Two high-ranking Republicans have questioned the decision by the Securities and Exchange Commission to allow the SEC’s former general counsel, David Becker, to participate in handling the case of Bernard Madoff, the admitted orchestrator of a multibillion-dollar Ponzi scheme.
Sen. Charles Grassley of Iowa, the ranking minority member on the Senate Judiciary Committee, and Rep. Darrell Issa of California, the chairman of the House Oversight and Government Reform Committee, wrote SEC Chairwoman Mary Schapiro complaining that the agency had failed to detect Becker’s conflicts of interest, according to the Corporate Counsel blog.
In a long letter, the lawmakers’ expressed dismay that Becker, who is a defendant in a “clawback” suit filed by Madoff trustee Irving Picard over allegedly fictitious profits from the liquidation of his mother’s estate, may have participated in Madoff-related issues after beginning his second stint at the SEC in 2009 — after the Madoff fraud had been exposed. Becker left the SEC on Feb. 25.
Grassley and Issa said it appeared that Becker may not have fully disclosed his interest in Madoff matters when getting clearance from the SEC’s ethics section to participate in them. The lawmakers said they hope to get answers to their questions by Monday.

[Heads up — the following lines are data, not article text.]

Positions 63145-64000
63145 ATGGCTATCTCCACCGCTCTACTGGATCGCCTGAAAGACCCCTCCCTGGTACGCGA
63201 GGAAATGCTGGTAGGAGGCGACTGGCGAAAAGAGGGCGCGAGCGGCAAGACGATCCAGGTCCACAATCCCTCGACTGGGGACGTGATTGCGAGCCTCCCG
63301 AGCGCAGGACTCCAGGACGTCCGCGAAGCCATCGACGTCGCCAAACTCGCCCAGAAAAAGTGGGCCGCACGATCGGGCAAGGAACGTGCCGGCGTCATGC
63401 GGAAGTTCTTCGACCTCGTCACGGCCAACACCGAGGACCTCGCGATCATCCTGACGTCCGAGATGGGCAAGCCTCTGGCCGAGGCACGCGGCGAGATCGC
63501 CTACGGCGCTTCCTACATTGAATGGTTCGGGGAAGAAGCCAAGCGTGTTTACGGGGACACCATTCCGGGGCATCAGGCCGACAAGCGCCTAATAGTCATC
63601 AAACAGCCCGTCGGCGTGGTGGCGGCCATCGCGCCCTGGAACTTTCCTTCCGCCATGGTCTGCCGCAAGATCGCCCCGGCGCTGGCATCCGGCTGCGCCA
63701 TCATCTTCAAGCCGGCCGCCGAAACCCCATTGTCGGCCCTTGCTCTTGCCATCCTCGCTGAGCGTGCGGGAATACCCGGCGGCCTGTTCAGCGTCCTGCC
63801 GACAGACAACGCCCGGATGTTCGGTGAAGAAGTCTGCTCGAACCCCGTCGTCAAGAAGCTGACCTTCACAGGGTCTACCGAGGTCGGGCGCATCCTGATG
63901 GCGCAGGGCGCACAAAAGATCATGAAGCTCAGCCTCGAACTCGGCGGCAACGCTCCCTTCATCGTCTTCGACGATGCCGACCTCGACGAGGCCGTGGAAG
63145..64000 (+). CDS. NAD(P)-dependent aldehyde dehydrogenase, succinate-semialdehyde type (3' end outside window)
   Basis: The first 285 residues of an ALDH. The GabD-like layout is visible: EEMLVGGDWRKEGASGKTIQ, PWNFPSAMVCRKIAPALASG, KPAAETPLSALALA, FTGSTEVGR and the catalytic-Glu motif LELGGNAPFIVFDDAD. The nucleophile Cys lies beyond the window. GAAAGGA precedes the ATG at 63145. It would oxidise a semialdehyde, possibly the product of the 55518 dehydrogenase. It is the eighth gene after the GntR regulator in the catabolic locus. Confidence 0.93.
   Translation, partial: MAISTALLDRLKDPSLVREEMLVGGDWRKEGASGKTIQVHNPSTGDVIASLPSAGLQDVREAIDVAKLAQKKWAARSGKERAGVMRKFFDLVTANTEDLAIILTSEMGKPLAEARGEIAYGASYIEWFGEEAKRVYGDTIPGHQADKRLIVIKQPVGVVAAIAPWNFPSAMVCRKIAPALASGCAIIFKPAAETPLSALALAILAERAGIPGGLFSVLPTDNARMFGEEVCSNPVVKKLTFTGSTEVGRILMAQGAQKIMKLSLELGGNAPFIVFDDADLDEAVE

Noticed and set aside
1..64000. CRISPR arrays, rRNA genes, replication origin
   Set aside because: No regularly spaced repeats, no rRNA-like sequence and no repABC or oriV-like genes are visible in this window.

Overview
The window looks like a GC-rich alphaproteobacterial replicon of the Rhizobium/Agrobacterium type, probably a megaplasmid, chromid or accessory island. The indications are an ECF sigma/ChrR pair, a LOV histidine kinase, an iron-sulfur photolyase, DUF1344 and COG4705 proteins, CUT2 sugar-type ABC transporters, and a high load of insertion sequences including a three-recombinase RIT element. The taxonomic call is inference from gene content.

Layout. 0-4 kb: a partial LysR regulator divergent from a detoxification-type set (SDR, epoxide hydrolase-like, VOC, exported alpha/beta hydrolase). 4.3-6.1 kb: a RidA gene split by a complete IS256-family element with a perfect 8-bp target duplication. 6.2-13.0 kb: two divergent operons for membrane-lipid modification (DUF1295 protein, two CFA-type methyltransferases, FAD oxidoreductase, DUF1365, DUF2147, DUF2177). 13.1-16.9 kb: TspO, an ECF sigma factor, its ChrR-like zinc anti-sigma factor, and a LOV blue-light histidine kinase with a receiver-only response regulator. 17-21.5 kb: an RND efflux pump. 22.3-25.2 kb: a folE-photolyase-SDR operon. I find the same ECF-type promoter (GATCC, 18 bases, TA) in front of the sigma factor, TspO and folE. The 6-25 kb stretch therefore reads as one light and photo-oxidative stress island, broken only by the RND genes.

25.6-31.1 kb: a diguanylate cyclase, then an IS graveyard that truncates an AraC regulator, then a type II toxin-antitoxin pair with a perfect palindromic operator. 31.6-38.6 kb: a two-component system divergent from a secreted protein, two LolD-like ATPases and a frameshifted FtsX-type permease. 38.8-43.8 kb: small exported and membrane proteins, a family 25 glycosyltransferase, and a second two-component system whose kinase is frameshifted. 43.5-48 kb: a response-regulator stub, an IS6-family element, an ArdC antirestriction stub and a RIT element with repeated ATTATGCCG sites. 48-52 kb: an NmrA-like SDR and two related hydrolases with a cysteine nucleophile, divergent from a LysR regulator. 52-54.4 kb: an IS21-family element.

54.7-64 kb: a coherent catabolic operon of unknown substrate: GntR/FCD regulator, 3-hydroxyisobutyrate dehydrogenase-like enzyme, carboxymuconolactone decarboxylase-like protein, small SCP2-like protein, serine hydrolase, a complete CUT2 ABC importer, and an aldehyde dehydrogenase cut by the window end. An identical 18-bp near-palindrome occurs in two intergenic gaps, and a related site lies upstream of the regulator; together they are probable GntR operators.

The lawsuit against Becker and his two brothers, claiming that Becker’s family earned more than $1.5 million in phony profits from Madoff’s investments, was filed recently, as Main Justice reported.
The Madoff affair has been an acute embarrassment for the SEC. The agency’s internal watchdog office, in a scathing report in September 2009, found that Madoff had bamboozled SEC investigators, too many of whom were out of their depth dealing with a suave, well connected legend in the world of big investing. Most investigators found it unthinkable that Madoff’s financial empire was built on one gigantic lie — which it was.
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